Nov 222011
 

So far, almost everyone I have spoken with is not cooking this Thanksgiving! They are all traveling or joining a group dinner at a family member’s home. We are on our own this holiday (but missing our families across the country dearly) so I will be cooking for my family.

I had a little Thanksgiving preview this morning, having the privilege of accompanying a young “Native American” to her preschool Thanksgiving feast.


We made mashed potatoes and mini pumpkin pies and had a mini feast with the other kids and moms and dads. The house now smells of pumpkin pie and is setting a warm and festive tone for the long weekend.

While I have told you numerous times that I am still a novice cook, there are a couple lessons I have learned the hard way about cooking for Thanksgiving.

1) If you don’t have your turkey, go to the store as soon as possible! Last night, the grocery store closest to our house ran out of frozen turkeys! “And we aren’t getting any more,” the butcher informed an inquiring customer. But don’t stress, you could always go for something else—a turkey breast instead of a whole turkey, turkey drumsticks or wings, ground turkey for turkey burgers, etc. Over the years, we have been so busy working that the only time we had to go to the store was right on Thanksgiving Day. At that time, all that was left were some Cornish game hens in the freezer section. Those worked out just fine too—much better than the year that all that was left was an enormous 20 pound turkey! After years of getting it wrong, this year I got my turkey early, picking up a frozen turkey breast in early November.

2) If you have a frozen turkey, it is time to put it in the fridge to defrost. If it doesn’t defrost in time, you will have to put it in cold water baths in the sink. (I have no idea what happens if you put a frozen turkey right into the oven but I suspect the results are terrible as no one recommends this.)

3) Spread out the cooking. If you are making a lot of side dishes or desserts, many chefs suggest that you make them tomorrow, one day ahead, and store them in the fridge so they just need to be reheated on Thanksgiving Day.

4) Create a cooking timeline. It is also a good idea to review your recipes today to see what you should cook tomorrow versus Thursday so that you have enough oven space for your dishes. It is also time to buy any missing ingredients and start setting your table.

We try to mix things up each Thanksgiving and add something new to the menu. This year, we are adding a Southern twist to our meal. For the first time ever, we will try cooking collard greens! We have never tasted them before but we understand that many people consider them a Thanksgiving staple. The nutritional value of the greens is so high it probably would be a good idea if we all started eating them. We are using Paula Deen’s recipe. By the time Paula Deen finishes with these greens, they may not be nutritious any more but they are certain to taste incredible!

Collard greens in abundance at the grocery store.

The other new food we are trying out is sweet potato pie. Until we moved to the D.C. area, we had never heard of sweet potato pie. It too is a southern staple. Those that don’t eat sweet potato pie, have a casserole of sweet potatoes, marshmallows and brown sugar. For my first sweet potato pie, I am being a bit ambitious and trying out White House chef Cristeta Comerford’s version. I know I am already in over my head as our local grocery store does not carry star anise nor crème fraiche. We had to substitute anise extract and sour cream. I hope this doesn’t ruin it. I have also never broiled meringue before. Wish me luck that I don’t burn it! If all else fails, we have the ingredients for chocolate chip cookies on hand!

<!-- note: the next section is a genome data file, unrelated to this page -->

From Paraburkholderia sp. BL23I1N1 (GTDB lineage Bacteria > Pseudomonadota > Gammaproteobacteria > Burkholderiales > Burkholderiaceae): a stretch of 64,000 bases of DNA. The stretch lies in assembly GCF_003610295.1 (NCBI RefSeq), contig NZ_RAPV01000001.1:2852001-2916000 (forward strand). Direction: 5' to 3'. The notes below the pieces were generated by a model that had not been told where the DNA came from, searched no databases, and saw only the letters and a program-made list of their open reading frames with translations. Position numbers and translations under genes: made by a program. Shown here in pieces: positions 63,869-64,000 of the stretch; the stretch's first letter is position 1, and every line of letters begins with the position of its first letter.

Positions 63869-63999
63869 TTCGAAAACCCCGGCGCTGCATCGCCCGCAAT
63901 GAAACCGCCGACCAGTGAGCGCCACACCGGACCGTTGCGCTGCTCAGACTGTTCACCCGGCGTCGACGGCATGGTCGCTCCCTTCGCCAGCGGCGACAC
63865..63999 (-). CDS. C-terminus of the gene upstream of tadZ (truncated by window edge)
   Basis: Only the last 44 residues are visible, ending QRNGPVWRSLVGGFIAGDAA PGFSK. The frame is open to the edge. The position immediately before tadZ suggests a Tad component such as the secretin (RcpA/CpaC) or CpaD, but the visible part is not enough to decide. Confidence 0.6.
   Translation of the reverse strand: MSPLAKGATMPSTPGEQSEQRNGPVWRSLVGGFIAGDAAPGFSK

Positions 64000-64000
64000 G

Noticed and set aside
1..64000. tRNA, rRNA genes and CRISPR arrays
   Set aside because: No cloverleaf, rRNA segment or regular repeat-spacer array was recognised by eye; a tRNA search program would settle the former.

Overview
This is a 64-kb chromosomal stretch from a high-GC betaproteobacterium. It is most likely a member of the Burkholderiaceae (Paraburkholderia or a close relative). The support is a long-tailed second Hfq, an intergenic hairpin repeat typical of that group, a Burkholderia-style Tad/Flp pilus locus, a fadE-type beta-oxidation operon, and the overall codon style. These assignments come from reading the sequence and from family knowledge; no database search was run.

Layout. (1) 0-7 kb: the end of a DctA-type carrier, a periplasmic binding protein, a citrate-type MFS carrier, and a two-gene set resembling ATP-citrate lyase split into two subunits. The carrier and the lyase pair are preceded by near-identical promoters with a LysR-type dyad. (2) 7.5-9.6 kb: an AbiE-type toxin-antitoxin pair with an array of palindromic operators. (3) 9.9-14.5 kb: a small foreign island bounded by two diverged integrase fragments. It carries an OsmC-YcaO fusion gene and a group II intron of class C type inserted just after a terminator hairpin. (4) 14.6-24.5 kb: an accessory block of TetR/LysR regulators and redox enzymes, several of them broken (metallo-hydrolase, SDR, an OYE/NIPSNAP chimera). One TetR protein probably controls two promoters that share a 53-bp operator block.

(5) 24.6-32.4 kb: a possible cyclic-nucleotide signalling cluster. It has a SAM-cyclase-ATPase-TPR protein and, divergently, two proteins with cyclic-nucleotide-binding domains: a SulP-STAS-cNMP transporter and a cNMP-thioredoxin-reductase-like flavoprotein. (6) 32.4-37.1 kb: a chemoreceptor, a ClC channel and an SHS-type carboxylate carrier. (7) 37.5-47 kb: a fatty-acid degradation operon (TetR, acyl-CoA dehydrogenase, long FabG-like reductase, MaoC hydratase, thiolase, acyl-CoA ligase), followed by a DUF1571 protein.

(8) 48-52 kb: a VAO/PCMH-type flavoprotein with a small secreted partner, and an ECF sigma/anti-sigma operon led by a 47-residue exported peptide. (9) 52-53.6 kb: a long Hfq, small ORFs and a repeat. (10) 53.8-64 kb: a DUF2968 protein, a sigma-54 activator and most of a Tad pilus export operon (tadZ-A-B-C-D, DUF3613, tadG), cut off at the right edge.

Louisiana yams (sweet potatoes).

As I mentioned above, my other dessert risk this year was to make mini pumpkin pies. They turned out really cute and my pumpkin pie hating husband even liked them since they don’t have a soggy pumpkin middle and are more crunchy in texture from the crust.

We took this recipe for graham cracker crust and pressed it into mini muffin cups.

 

We made the recipe on the back of the Libby’s pumpkin can and poured in the filling. We baked the mini pies for about 12 minutes at 350 degrees and then lowered the oven temperature to about 300 degrees and kept checking every 5 minutes until a knife inserted in the center came out clean. We had so much filling left over that I was able to make another pumpkin pie in a square casserole dish!

The finished mini pies. They were quite popular and my picky 6-year old even ate them! Success!

To all of my readers, wishing you a very Happy Thanksgiving and hope that you enjoy this special time with your family and loved ones!

Are you cooking for Thanksgiving? What is on your menu this year? Please share in the comments.

 Posted by on November 22, 2011 General, Ruly Food Tagged with: , ,

  4 Responses to “Thanksgiving Organizing Tips”

  1. If Sage is included, Thanksgiving will be the BEST.

  2. A happy one to you all, as well. I’m getting busy on my mashed potatoes a day early!

  3. THESE ARE FABULOUS TIPS! Right on the money!!! And so excited to see how this turns out–the mini pies are precious–and from scratch–holy cow–nicely done! And I wish I’d been in attendance to the kids’ party–too cute!!!!!

  4. Wishing you and your family a happy Thanksgiving! My family and I are going out for dinner. The mini pumpkin pies look yummy!

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